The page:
Conclusions

Elders likely to benefit most from greater social contact are those most likely to face barriers, including older women, the oldest old, those living alone and those in poor health. Understanding these barriers can inform strategies to overcome them. This might include opportunities for both informal and formal social contact close to elders’ homes, consulting elders, providing childcare, improving physical access, advocating with elders’ families and religious leaders, and encouraging mutual support and inter-generational activities. Influences on social participation are interrelated and vary with the history, culture and community environment. Further study is required in other low and middle-income country contexts.

Keywords

Social participation Organised activities Older adults Low and middle income countries Healthy ageing Active ageing 

Abbreviations

ADL

Activity of Daily Living

AOR

Adjusted Odds Ratio

BVHA

Better Vision and Healthy Ageing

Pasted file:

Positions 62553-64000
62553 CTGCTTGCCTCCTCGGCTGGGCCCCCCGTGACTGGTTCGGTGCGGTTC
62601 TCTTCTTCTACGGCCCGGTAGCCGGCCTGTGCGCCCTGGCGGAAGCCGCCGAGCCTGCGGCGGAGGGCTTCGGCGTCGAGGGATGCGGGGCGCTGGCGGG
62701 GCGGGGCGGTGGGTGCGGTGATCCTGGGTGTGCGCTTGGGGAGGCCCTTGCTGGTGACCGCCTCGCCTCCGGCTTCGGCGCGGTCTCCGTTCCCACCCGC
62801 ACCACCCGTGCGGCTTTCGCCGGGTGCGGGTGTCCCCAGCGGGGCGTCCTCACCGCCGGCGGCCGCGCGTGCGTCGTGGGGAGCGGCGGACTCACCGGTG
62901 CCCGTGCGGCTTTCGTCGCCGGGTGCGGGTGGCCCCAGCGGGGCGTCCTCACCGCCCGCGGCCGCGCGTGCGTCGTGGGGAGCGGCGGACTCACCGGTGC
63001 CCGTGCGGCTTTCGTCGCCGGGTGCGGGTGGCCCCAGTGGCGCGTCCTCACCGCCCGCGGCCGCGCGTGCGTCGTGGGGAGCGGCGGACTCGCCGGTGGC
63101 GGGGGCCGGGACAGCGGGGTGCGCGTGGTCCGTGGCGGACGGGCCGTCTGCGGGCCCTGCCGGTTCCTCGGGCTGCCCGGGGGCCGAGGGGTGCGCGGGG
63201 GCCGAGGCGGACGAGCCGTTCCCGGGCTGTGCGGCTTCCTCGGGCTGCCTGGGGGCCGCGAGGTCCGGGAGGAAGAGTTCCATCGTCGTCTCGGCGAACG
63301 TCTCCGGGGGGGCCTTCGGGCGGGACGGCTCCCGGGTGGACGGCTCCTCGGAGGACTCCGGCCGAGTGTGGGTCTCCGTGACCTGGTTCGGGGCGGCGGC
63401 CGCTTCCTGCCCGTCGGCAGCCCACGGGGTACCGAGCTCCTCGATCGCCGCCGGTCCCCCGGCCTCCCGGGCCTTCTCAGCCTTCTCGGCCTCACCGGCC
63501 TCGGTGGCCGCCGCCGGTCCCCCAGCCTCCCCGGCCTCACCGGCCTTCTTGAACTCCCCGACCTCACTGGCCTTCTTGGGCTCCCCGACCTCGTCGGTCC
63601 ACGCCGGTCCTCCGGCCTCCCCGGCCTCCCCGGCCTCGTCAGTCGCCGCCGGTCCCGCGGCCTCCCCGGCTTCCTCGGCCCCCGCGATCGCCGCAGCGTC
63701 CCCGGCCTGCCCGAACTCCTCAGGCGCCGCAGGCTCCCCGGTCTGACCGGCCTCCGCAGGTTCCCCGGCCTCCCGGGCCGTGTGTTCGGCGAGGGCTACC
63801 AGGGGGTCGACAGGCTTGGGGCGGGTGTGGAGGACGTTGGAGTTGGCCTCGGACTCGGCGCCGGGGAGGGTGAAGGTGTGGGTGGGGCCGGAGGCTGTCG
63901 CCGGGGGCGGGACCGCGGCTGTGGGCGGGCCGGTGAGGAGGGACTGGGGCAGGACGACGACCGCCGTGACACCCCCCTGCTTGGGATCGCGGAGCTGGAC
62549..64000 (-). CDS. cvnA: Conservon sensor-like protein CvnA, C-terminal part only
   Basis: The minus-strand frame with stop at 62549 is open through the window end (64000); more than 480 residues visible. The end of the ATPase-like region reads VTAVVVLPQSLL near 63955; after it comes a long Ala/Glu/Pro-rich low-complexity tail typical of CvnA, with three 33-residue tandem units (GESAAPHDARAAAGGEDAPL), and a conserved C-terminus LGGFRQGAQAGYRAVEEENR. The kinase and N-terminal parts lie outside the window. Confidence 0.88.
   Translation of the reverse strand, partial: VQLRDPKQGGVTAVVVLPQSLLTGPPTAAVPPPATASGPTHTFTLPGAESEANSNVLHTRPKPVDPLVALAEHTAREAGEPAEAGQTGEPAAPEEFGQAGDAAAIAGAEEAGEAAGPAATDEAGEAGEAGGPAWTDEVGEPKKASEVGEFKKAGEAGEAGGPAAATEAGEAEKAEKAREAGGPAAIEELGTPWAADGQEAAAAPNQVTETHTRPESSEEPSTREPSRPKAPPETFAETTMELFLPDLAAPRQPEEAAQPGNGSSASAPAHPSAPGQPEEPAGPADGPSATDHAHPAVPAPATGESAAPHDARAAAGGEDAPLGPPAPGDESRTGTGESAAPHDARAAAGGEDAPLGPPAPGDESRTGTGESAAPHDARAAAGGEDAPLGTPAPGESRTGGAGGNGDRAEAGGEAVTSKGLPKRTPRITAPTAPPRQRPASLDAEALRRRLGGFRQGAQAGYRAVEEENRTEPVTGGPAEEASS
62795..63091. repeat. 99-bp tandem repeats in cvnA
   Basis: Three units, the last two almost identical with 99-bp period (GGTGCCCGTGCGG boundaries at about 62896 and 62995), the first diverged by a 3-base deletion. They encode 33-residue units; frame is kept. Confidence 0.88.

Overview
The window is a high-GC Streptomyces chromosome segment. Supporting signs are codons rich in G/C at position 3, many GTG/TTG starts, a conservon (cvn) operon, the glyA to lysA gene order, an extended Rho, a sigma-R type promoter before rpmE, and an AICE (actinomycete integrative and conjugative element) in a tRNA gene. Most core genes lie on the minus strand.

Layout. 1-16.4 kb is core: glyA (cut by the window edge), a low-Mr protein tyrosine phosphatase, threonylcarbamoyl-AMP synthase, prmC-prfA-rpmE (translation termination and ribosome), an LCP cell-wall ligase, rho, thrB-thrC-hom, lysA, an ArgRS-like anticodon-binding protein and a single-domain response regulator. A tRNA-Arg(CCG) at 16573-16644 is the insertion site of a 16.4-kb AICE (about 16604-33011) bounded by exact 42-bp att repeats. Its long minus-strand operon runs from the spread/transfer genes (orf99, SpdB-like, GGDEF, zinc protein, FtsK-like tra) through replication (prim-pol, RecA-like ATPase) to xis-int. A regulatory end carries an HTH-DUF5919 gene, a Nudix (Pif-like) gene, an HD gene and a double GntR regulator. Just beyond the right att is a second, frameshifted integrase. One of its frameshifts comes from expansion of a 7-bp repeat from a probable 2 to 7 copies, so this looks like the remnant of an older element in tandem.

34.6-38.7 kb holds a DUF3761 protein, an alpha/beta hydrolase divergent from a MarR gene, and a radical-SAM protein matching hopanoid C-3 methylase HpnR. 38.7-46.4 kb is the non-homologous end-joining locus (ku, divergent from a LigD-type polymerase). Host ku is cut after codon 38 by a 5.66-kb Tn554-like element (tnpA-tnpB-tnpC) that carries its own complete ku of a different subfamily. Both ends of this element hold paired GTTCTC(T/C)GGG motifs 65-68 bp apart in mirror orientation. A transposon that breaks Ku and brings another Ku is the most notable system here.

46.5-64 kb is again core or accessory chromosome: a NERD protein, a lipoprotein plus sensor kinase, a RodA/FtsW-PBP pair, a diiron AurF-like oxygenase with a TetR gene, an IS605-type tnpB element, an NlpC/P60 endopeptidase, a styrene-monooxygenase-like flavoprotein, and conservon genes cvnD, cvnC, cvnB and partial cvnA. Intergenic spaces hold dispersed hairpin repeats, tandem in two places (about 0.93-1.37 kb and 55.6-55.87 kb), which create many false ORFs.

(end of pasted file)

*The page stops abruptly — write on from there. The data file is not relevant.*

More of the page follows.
EPY

Events per Year

FGD

Focus Group Discussion

GDS-7

7-item Geriatric Depression Scale

gllamm

Generalised linear latent and mixed modelling

GND

Grama Niladhari (local government) Divisions

ICC

Intraclass correlations

IQR

Interquartile Range

MMSE

Mini-Mental State examination

OR

Odds Ratio

QLI-YES

Quality of Life Instrument for the Young Elderly in Sri Lanka

Background

Populations of low and middle-income countries are ageing rapidly as a result of achievements in reducing fertility rates and extending life expectancy [1]. In Sri Lanka, 13.9% of the population are currently over 60 years, and this is projected to increase to 28.6% by 2050 [2]. Older people contribute significantly to the economy and wellbeing of their families and communities, but poor health and disability can hinder this. Traditional family support for elders is affected by smaller family sizes, more women working outside the home, and migration [3]. There is a need for health promoting interventions for elders to lessen the growing demand for health and long-term care services.